Charlie Drake

Charles Edward Springall (19 June 1925 – 23 December 2006), known professionally as Charlie Drake, was an English comedian, actor, writer and singer.

Charlie Drake
Charles Edward Springall

(1925-06-19)19 June 1925
Died23 December 2006(2006-12-23) (aged 81)
Years active1954–2004

With his small stature (5' 1"/155 cm tall), curly red hair and liking for slapstick, he was a popular comedian with children in his early years, becoming nationally known for his "Hello, my darlings!" catchphrase.

Early life

Born Charles Edward Springall in the Elephant and Castle, Southwark, South London, he took his mother's maiden name for the stage and, later, television and film, achieving success as a comedian.


Drake made his first appearance on stage at the age of eight, and after leaving school toured working men's clubs. After serving in the Royal Air Force during the Second World War, Drake turned professional and made his television début in The Centre Show in 1953. He then joined his wartime comrade Jack Edwardes to form a double act, named 'Mick and Montmorency'. In 1954 he appeared with Bob Monkhouse in the film, Fast and Loose.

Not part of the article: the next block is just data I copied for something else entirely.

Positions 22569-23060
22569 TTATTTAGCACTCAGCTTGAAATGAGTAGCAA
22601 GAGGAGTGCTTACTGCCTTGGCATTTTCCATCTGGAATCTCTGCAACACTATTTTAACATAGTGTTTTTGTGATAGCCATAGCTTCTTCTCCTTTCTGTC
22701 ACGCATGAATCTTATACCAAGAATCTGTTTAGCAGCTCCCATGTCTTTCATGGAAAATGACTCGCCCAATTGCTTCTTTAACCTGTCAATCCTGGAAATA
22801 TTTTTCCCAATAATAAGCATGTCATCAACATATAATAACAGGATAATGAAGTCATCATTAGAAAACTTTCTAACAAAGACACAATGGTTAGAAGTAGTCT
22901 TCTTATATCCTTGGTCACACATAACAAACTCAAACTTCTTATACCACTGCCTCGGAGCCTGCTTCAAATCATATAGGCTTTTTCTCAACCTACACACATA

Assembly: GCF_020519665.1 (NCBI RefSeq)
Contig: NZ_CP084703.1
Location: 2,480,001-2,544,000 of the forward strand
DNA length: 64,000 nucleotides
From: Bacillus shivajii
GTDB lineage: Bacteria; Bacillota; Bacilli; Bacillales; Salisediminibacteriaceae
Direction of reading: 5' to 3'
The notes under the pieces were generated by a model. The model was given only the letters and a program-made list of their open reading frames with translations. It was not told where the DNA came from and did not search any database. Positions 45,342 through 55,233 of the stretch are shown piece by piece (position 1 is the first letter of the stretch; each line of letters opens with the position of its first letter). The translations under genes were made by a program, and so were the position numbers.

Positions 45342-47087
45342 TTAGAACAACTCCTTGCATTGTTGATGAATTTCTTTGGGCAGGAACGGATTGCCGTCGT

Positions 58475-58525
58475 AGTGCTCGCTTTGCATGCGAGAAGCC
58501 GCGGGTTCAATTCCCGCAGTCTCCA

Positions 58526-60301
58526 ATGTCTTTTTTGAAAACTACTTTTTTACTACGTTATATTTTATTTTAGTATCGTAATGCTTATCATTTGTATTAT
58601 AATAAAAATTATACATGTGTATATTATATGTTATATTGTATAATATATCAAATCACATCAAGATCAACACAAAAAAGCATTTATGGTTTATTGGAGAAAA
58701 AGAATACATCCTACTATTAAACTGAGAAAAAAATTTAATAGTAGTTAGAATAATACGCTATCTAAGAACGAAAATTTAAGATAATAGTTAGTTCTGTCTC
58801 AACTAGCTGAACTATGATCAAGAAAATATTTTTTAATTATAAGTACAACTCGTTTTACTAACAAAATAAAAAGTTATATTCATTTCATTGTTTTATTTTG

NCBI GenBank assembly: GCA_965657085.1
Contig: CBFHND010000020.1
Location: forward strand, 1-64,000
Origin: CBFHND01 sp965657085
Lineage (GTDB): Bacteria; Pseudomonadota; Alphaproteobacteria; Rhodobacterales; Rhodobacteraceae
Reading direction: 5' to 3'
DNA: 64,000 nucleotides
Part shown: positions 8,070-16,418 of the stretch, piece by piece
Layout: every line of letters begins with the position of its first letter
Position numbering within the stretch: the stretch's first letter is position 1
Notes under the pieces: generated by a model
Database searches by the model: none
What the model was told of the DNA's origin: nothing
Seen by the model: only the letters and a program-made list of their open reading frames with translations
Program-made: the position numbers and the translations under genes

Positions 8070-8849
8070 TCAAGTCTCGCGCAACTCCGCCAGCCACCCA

He appeared in the television shows Laughter in Store (1957), Drake's Progress (1957–58), Charlie Drake In… (1958 to 1960) and The Charlie Drake Show (1960 to 1961), being remembered for his opening catchphrase "Hello, my darlings!" The catchphrase came about because he was short, and so his eyes would often be naturally directly level with a lady's bosom. Because of this and because in his television work he preferred appearing with big-busted women, the catchphrase was born.

Bookcase incident

In 1961, the later series was brought to an abrupt end, however, by a serious accident which occurred during a live transmission. Drake had arranged for a bookcase to be set up in such a way that it would fall apart when he was pulled through it during a slapstick sketch.

It was later discovered that an over-enthusiastic workman had "mended" the bookcase before the broadcast. The actors working with him, unaware of what had happened, proceeded with the rest of the sketch which required that they pick him up and throw him through an open window. Drake fractured his skull and was unconscious for three days. It would be two years before he returned to the screen.[1]